3. If the relationship happens, then stop playing games and enjoy it. In other words, stop smashing your ex, or worse, stop trying to tap everything that’s offered to you. Newsflash: There are a lot of pretty single women. A lot of them are willing and able, and the whole thing about ladies being more attracted to men with girlfriends is beyond true. But, if you’ve got a winner, and she’s on some “ride or die” ish, then hold her down. It’s not hard, bruh. Most dudes at this point in their lives have had a nice run, don’t blow it for some side action.

4. If the woman ends up pregnant, you stay with her, or at minimum, you support the child. Some sort of way, this became negotiable in the last couple of decades. There used to be a time when, if a man impregnated a woman, the father/uncle/brother of the woman would go see homeboy and have a sit-down with him. We need to bring that back, pronto. Start cavin’ dudes chests in and then we’ll see some changes. There are enough men around to handle that, it’s all about priorities, and I can’t think of anything bigger than that. We spend millions of dollars in this country trying news way to alleviate poverty when the answer has remained the same as ever. Keep as many couples together as possible and watch the numbers for unemployment, homelessness, disease, poor education and crime drop like a freakin’ anvil.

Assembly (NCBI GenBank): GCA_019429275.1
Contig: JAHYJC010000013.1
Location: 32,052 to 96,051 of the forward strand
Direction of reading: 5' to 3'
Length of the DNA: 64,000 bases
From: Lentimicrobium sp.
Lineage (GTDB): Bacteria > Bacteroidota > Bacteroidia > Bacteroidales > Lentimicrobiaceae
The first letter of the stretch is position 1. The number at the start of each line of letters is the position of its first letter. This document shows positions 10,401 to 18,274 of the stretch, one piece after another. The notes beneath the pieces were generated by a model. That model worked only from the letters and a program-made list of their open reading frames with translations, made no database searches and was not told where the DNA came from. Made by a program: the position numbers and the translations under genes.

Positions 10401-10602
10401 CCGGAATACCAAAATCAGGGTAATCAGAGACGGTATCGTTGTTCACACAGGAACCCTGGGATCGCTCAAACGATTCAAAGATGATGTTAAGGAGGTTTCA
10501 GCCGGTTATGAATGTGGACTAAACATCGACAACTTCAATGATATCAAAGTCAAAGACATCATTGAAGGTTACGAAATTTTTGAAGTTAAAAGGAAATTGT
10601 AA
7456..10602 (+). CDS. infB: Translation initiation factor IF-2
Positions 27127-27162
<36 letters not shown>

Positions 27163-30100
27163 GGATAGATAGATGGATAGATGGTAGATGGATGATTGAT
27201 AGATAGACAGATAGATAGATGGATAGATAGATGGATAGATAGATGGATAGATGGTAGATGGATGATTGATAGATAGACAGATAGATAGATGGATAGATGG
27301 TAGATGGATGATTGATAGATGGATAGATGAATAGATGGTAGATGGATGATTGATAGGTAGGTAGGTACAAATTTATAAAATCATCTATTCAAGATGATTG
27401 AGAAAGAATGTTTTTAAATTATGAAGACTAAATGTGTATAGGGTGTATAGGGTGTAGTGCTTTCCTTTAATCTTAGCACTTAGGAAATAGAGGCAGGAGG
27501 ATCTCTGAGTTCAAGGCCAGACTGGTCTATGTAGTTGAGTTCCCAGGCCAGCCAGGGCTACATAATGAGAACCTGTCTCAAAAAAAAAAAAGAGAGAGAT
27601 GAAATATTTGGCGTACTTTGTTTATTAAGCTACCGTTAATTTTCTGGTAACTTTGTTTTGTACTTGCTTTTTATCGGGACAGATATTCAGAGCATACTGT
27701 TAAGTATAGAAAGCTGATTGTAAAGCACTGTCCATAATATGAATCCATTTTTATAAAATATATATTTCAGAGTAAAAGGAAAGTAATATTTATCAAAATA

I’m not trying to throw salt in the next man’s game, but, at the same time, I don’t care if I do. This is bigger than one writer’s interpretation or a group of lonely women on a Saturday night complaining about their options. This is about our survival as a community. The future is racing towards us and changes in the way we live, work and even think are occurring at astounding rates. We don’t have to be arguing about naked cell phone pictures or reading each other’s emails for clues about infidelity. It’s 2013, we need to move on to solving bigger issues, but we can’t do that as long as we stay divided. Look in the mirror and ask yourself “am I a sell-out?” Because as long as we as men allow relationships to define so much of the black experience, we are doing a disservice to our elders and ancestors. John Lewis didn’t get his ass beat walking across Pettus Bridge so you can live out your life as reality-TV star. The first step?  Getting back to basics.